Sunday, Dec. 12, 2010
Passed this restaurant in the town of Valley Ford:
Highway 1 passes through the wee town of Tomales. Here's the general store:
And a panorama of a couple local businesses:
I've been surprised at the number of little communities like this. Many of them have very nice little bakeries/delis/coffee shops that serve as the town gathering spot. Today being a Sunday with decent weather there were a whole lot of both bicyclists and motorcyclists out. This was Tomales' bakery/deli/coffee shop gathering spot across the street from the general store:
Down the street was the church (Catholic, naturally):
North of the town Point Reyes Station, Highway 1 runs alongside Tomales Bay which was formed by the infamous San Andreas fault. The S.A. fault runs underneath the water here (left to right):
The arrow on this Google Maps satellite view of the Bay Area points to the spot where the above photo was taken. The thin line is where the San Andreas fault lies:
Over the last one or two hundred miles the flora has really started to change. We're definitely not in the Pacific NW anymore:
Road signs entering the town of Marshall, population 50:
There are a lot of these "Share the Road" signs:
California is much more bike friendly and aware than I expected. (Maybe it's just Northern California?) Many more local cyclists than I'd've thought and car/truck drivers are much more courteous and accepting than I'd expected. Pleasantly surprised.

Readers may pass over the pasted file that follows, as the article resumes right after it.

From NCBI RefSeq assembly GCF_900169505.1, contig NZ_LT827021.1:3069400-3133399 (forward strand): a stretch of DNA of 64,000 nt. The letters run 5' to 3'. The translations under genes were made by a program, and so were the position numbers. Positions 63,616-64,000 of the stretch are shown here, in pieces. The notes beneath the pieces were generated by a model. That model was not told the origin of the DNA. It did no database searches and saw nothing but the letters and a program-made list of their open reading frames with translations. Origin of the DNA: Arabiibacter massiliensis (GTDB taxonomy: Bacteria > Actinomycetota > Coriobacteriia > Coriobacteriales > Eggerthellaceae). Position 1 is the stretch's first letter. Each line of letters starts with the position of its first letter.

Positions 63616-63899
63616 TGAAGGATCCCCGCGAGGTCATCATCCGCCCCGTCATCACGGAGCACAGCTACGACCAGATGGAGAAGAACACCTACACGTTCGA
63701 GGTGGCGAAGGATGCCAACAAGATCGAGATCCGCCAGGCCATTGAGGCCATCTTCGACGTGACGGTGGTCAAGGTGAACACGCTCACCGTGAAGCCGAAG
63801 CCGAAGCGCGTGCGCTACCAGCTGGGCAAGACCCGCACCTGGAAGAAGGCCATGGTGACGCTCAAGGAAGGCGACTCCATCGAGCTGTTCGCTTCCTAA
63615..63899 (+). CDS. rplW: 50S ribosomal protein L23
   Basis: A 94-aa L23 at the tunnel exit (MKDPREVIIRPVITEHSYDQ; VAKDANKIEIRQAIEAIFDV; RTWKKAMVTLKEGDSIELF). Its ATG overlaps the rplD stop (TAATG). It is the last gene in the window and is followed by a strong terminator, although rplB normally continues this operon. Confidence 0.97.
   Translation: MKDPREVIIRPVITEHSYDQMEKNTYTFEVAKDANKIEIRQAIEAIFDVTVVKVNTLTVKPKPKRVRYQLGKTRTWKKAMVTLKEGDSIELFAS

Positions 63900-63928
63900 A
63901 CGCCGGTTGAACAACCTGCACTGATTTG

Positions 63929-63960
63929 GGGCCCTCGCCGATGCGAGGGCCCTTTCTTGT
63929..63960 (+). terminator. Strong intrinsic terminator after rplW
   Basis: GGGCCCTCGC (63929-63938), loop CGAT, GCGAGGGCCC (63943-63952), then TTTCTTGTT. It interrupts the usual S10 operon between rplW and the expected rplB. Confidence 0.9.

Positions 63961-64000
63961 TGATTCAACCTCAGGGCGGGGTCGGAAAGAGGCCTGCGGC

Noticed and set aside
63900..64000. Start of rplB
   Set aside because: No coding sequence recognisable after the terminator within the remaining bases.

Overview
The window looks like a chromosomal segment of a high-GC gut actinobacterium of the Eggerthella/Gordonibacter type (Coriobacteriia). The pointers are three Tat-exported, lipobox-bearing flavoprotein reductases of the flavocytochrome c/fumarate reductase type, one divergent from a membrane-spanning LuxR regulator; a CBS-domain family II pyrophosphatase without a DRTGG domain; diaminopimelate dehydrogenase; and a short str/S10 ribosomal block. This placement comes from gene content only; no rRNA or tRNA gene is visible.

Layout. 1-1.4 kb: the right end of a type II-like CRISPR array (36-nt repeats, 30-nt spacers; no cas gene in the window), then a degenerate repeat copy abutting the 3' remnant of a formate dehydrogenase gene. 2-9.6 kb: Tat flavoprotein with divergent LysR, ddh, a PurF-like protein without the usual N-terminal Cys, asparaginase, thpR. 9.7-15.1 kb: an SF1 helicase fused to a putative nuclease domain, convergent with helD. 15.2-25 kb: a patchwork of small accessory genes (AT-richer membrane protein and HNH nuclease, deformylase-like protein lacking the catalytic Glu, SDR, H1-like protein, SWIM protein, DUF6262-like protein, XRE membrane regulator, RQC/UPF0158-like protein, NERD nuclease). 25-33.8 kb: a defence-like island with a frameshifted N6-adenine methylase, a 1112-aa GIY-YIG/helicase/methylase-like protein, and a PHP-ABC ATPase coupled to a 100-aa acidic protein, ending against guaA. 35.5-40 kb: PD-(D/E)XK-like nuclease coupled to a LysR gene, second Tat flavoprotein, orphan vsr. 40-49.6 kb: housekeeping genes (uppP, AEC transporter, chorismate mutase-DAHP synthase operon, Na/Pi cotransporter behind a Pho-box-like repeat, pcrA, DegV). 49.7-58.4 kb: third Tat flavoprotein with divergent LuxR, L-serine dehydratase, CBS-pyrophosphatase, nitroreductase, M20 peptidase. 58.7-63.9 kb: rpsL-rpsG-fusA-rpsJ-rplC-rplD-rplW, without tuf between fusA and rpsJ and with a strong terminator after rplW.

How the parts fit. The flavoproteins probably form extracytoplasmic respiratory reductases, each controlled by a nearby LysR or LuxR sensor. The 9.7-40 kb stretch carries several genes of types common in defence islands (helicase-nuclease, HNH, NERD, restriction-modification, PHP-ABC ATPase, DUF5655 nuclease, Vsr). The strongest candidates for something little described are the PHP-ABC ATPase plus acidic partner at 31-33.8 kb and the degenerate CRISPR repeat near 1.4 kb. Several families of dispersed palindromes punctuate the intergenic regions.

This is downtown Point Reyes Station:
Again, lots of bicyclists, congregating at the local bakery/coffee shop. If you find yourself in this area, don't miss Bovine Bakery (In the photo it's the place to the left of Viewpoints.) in Point Reyes Station. This is a very popular destination for cyclists from San Francisco as it's about 35-40 miles from the city and there aren't any brutal hills in between.
Yesterday I had connected with a warmshowers.org host in Point Reyes Station, but had said I'd thought I'd blow through Point Reyes and be quite a ways further south by Sunday evening. Alas, I ended up taking more time than I'd expected getting here and by 3:30PM was ready to call it a day. I called the warmshowers guy but couldn't reach him. So, not knowing where I'd stay, I pedaled toward Olema. The man at the front desk of a B&B which was way out of my price range was very friendly and offered to call the Two Birds Inn in San Geronimo to see what they could do. It was about an hour away but was much cheaper than the B&B and was the only option in the area. So off I went, figuring I could always camp somewhere if I found a suitable spot along the way.
Not having seen an adequate spot to pitch camp (The area was alternately hilly with thick vegetation, swampy/wet, or private, posted "No Trespassing" land.), I arrived at the Two Birds Inn and Cafe just after dark.
Chatting with a couple of the employees, I learned that the cafe has live music on the weekends and tonight a few musicians were coming in to play. They suggested I come back to the cafe in about an hour.
The room was bare-bones with no television or internet access, so I had no excuse for not checking out the evening's live entertainment. I found the cafe more crowded than I'd expected and the caliber of the music quite a bit better than I'd expected. It was a jazz ensemble with a few locals taking turns sitting in on piano and/or microphone. I recorded the hodge-podge group doing an 8-minute version of "Moondance," cut down here to about 30 seconds:
While still passive, it was much better entertainment than turning on the TV and channel surfing through a bunch of crap.
Of course, I suppose I also could've been working on getting caught up on this dagnabbed blog!